Translating assets and capabilities into new markets and revenues

Companies often come to PARC to develop disruptive solutions for an existing or a new market. From the company's perspective, there is a set of assets and capabilities but internal processes is not always set up to look beyond one year.

PARC's Opportunity Discovery framework has been a favor tool for companies to systematically explore markets and options.


Here is a recent project we have developed for DNP of Japan. This should give you a flavor of what kind of work is involved with O/D


Thursday, September 3, 2009

What is Next for Internet, a 40 years Anniversary

Internet is 40 years old

September 2nd, 1969 marked the birth of ARPANET which converted to TCP/IP in 1983 into what we think of as internet today.

Speaking of which, the person behind TCP, Van Jacobson, sits a few doors down from me. And, no, I am not above name dropping.

CCN and Internet

But, more critically, Van is leading the Content Centric Networking effort which will address issues confronting all the internet stakeholders.

The traditional model is to connect devices via IP addresses. With CCN, it would be content based. So, instead of having millions of connections to a single website to watch an Olympic event live (and crash the site), the content can be propagated in a way that ensures high "perceived" throughput without actually requiring a new infrastructure.

Here is a video of Van talking about the content networking idea.


Tuesday, September 1, 2009

Social Media Today and Tomorrow

Social Media

It is no longer controversial to suggest social media is here to stay. From blogs, twitts, to Facebook and LinkedIn, PARC is actively participating in understanding and shaping what is to come.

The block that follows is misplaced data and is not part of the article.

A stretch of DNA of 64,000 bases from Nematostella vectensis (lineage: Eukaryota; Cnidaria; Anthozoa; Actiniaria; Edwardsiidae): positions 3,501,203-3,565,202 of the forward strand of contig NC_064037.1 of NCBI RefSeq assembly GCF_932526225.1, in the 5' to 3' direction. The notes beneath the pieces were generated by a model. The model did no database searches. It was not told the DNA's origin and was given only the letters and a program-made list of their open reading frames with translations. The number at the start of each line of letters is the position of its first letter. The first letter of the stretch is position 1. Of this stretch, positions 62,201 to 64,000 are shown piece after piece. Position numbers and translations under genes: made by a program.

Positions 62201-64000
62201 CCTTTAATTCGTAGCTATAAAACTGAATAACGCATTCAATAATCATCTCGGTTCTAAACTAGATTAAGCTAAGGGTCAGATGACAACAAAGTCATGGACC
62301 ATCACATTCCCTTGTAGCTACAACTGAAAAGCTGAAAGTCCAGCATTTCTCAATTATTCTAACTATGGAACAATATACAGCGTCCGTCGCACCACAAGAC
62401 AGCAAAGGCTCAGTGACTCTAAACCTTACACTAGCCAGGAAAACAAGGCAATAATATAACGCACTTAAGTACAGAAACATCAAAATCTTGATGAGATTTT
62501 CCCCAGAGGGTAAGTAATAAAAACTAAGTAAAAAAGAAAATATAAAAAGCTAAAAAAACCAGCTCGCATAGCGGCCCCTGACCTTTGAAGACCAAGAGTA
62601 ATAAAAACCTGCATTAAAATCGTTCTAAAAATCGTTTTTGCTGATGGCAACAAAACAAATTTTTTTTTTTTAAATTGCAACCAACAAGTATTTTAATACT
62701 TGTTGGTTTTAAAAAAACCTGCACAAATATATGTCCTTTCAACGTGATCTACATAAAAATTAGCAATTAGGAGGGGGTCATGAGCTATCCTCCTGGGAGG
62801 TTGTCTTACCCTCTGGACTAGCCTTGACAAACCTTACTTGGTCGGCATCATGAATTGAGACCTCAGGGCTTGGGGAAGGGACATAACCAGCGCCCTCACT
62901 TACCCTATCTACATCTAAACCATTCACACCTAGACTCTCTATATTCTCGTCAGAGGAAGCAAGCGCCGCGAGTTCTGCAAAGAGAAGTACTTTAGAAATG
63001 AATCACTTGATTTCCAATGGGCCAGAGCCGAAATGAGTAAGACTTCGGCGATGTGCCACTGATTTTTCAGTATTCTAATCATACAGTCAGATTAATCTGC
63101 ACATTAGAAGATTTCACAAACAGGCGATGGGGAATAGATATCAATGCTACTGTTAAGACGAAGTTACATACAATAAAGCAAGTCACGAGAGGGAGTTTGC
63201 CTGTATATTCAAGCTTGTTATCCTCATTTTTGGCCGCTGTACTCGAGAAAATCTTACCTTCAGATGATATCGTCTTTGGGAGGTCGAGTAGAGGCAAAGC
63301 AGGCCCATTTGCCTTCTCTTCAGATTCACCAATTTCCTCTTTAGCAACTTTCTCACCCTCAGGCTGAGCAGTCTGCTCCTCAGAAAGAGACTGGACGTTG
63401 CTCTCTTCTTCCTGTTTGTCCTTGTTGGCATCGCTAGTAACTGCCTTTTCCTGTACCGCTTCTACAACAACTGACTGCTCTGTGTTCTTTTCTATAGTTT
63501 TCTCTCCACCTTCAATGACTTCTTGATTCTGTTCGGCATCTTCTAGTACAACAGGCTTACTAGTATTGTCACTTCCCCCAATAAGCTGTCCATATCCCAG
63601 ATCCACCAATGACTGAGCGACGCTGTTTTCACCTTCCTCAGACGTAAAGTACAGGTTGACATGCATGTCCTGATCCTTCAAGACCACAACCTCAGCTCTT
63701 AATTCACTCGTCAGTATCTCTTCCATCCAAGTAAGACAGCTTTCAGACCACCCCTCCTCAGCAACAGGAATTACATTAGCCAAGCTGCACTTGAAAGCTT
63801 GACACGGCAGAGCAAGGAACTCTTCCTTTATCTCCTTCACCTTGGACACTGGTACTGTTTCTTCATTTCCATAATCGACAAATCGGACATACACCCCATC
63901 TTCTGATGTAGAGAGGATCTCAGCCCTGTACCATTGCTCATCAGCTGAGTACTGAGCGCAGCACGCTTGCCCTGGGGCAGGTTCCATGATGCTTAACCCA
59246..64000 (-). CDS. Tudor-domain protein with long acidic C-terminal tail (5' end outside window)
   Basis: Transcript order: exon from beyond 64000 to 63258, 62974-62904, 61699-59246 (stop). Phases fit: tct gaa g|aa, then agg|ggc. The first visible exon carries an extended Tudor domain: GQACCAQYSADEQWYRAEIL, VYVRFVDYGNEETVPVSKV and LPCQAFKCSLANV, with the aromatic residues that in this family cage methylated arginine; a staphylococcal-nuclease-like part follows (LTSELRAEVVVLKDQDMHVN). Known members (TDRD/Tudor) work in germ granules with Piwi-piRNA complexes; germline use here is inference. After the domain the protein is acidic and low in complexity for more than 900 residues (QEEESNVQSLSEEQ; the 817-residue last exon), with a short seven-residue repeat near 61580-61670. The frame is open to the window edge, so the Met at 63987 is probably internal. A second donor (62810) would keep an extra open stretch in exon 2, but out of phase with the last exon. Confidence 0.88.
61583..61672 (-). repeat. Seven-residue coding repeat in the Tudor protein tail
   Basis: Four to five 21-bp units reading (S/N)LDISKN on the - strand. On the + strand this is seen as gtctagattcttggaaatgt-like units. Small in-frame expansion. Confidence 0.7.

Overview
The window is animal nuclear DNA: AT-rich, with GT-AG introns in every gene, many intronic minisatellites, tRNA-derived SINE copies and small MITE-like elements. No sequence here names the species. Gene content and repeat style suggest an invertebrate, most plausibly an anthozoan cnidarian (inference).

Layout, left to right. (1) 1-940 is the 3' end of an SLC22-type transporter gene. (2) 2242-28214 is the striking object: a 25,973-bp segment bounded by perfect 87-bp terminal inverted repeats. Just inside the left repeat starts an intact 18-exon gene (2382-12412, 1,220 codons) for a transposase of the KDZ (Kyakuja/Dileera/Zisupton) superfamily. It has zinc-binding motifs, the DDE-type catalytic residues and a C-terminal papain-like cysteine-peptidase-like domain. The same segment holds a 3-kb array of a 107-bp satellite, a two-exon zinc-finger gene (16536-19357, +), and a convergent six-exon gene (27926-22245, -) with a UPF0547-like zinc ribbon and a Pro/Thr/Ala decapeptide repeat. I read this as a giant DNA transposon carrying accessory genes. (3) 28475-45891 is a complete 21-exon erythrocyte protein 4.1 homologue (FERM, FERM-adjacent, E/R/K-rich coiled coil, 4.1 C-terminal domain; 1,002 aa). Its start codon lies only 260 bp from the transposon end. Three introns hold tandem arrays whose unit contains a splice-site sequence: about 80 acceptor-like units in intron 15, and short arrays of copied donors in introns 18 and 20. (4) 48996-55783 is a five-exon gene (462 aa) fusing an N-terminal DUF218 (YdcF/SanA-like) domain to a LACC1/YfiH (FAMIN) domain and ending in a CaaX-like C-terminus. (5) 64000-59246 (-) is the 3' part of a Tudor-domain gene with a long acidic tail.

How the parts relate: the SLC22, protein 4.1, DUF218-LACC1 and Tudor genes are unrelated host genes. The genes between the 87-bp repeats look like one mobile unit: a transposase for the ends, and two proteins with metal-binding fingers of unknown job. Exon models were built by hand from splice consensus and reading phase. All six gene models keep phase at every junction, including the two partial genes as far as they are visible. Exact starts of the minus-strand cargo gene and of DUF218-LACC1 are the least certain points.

I believe there are at least three interesting ways to look at Social Media and how they are impacting what we do today.

Disrupting Traditional Services

Dis-intermediation is an old concept from the dot com time. And, we are seeing it play out today in industries like newspaper. The woes facing the traditional newspaper is well known. The bundling of breaking news, fact checking, investigation, and editorials to attract a broad audience for advertisers is no longer compelling given the proliferation of citizen journalists and opinion makers through blog, twitts, and videos who in term break up audience into more targeted segments.

There is a lot of work on finding a new business model for the traditional newspaper. I think the litmus test for a new model is to think of how would the next (goodness forbid) "Watergate" would be exposed and discussed.

New Data and Interaction

It is also fascinating to consider how social media is creating a new layer of social fabric into our daily life. For example, some of my friends can only be found via Facebook these days. Conversely, with so much data and unverified facts flowing, how do I know who/what to believe? At a high level, what are the additional insight on social interactions that was not knowable until now where every user is generating discreet data as a primary source?

This is an area of much work at PARC.

Tomorrow's Social Media Today

Finally, with a combination of changing social norm and new technology, it is also changing the lens we will use to see the world. For example, how will the increasing power of smartphone play into this picture? There is a term "reality mining" that may make into the mainstream one day which describes what is possible given the explosion of personal social media and location data through the use of social media tools on smartphones. We have built quite a bit of technology on this front at PARC.

As for the question of the ultimate big brother or the ultimate personal assistant? Only time will tell.